29 Mar Green Invasion of Churches Intensifies
Last month the American Policy Center issued a challenge to the nation’s leading Christian spokesmen. We asked them to take the ball and speak out against environmentalists who are attempting to transform America’s churches into their own propaganda tools.
The November issue of The DeWeese Report (Vol.4,#10) pointed out that many of those behind the green propaganda drive are blatantly anti-Christian. In fact, they blame Christian teachings for anti-environment attitudes. So far there has been no visible reaction from Billy Graham, the Christian Coalition, Pat Robertson, Dr. James Kennedy, Dr. Jerry Falwell, Rev. Don Wildman, the Southern Baptist Convention or the National Evangelical Association.
But the invasion goes on.
- ITEM: October 20, 1998 – New Your City. A forum of religious scholars, scientists and environmentalists announced a project to “put the force of world religions, from Judaism to Islam to Hinduism, behind ecological concerns.”
The Forum on Religion and Ecology has spent the last three years organizing academic assemblies on the ten world faiths. Working through the United Nations and with a budget of $1 million, the Forums efforts will now branch into research, public education and public policy. The challenge, according to organizers, is …”to help Americans connect faith with ecologic issues.”
- ITEM: October 21, 1998 – New York City. The Harvard Project on Religion and Ecology (which involves more than 1000 scholars, clerics an activists worldwide) said, “the worlds major religions must do far more to provide the MORAL FORCE behind environmental preservation, such as by persuading people to make sacrifices…”
ITEM: October 25, 1998 – Columbus, Ohio – More than 119 members of Protestant, Orthodox, Christian, Roman Catholic, Evangelical Christian and Jewish congregations met to help launch a nine-state campaign to spread the message “that human pollution risks destroying God’s Earth through global warming.”
Discussion was based on the issue that “global warming is an inescapable religious challenge and reminded each (participant) of God’s call to faithful stewardship of His Earth.”
“We continue to be astonished by the widespread failure to understand that a record climate change affects not only justice for future generations, but justice in the present,” said a letter from 22 mainline Protestant, historic Black churches and Orthodox congregations.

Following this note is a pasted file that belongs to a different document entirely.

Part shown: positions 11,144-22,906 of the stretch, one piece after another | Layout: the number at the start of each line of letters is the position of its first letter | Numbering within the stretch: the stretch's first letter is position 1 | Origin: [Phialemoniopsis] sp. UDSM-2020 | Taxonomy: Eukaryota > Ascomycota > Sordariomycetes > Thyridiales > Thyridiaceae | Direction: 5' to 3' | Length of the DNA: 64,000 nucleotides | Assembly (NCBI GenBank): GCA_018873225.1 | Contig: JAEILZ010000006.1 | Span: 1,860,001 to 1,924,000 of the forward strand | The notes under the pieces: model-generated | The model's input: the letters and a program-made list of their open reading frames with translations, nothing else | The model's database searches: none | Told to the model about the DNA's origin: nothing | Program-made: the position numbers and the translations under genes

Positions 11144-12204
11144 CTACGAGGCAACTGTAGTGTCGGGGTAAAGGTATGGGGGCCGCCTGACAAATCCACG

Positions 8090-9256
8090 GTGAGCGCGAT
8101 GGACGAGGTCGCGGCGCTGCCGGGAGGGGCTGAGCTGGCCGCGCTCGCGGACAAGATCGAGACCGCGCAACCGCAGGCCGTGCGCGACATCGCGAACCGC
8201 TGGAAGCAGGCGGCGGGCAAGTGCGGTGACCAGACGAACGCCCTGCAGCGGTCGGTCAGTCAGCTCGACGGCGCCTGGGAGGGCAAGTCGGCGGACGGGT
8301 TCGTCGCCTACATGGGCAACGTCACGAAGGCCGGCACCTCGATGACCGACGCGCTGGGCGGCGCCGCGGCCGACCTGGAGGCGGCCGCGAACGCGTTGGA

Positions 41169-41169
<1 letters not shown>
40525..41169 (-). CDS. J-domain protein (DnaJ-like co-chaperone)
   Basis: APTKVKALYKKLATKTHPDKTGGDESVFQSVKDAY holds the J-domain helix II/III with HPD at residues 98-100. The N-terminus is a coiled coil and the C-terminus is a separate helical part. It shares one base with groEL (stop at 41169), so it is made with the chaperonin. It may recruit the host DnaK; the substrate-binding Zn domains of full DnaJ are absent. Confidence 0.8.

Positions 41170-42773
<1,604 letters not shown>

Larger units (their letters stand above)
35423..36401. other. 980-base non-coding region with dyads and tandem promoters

- ITEM: October 29, 1998 – Portland Oregon. Memo describing network of “faith-based” organizations including the “Ecumenical Ministries of Oregon.” The coalition has just finished “a series of focus groups to help develop strategies for outreach.” “Our focus in the coalition is on creating a more just and sustainable region – but we understand…connections between local and global issues.”
ITEM: October, 1998 – Portland, Oregon. Four Buddhist Monks ventured into a tunnel, 260 feet underground, burning incense and chanting, to “make peace with the ‘spirits’ they say are angered by a new commuter rail line.”
The ceremony was partly organized by city transportation officials.
- ITEM: October, 1998 – Arlington, Virginia – Our Lady of Lourdes Catholic Church held its annual Feast of St. Francis and it’s blessing of the animals ceremony. The congregation brought their pets in for a blessing from the priest. The ceremony was made popular by the Temple of Understanding, in ST. John the Divine in New York City – seat of the Gaia Temple and the National Religious Partnership for the Environment. The Feast of St. Francis is a pagan ceremony.
ITEM: November, 1998 – Article in Jewish publication “Tikkun.” Article observes the environmental education of sixth graders through the Jewish religion. Article says “the ecological crisis should be addressed through religion because it is mainly a crisis of values.”
ITEM: November, 1998 – New York State. Mormon radio program teaches bible verses to reinforce the environmental message. Propaganda used in the program comes straight from the sources provided by the National Religious Partnership for the Environment.
Response From Christian Leadership?
- ITEM: October 30, 1998 – Office of the Reverend Billy Graham. Callers asking for his assistance to expose radical pagan invasion of Christianity for its political purposes – are told that Rev. Graham is an evangelist who doesn’t get involved in political issues.
ITEM: November 9, 1998 – Letter from Reverend Pat Robertson. “Dr. Robertson is away from the office this afternoon. In his absence, we are forwarding copies of your letter to the Christian Coalition and to our news department for their review and information.”
ITEM: November 17, 1998 – letter from the offices of Rev. Don Wildman, American Family Association. “We get so much information that is impossible to address every issue that asks for our involvement.”
The moral values that the environmentalists are trying to change are those at the very foundation of Christianity – the root of Western Culture. In particular, they want Americans to turn away from the idea of private property ownership, individual liberty, elected representative government and man’s God-given dominion over the earth. (If you aren’t making that connection, then you haven’t been reading your DeWeese Reports closely enough. Past issues are still available).
The assault on Western Culture and Christianity could be stopped if self-appointed religious leaders and defenders of the faith would take unified action. All that would be required would be a joint news conference in which they would expose and denounce the National Religious Partnership for Environment and its pagan roots. But apparently they are too busy.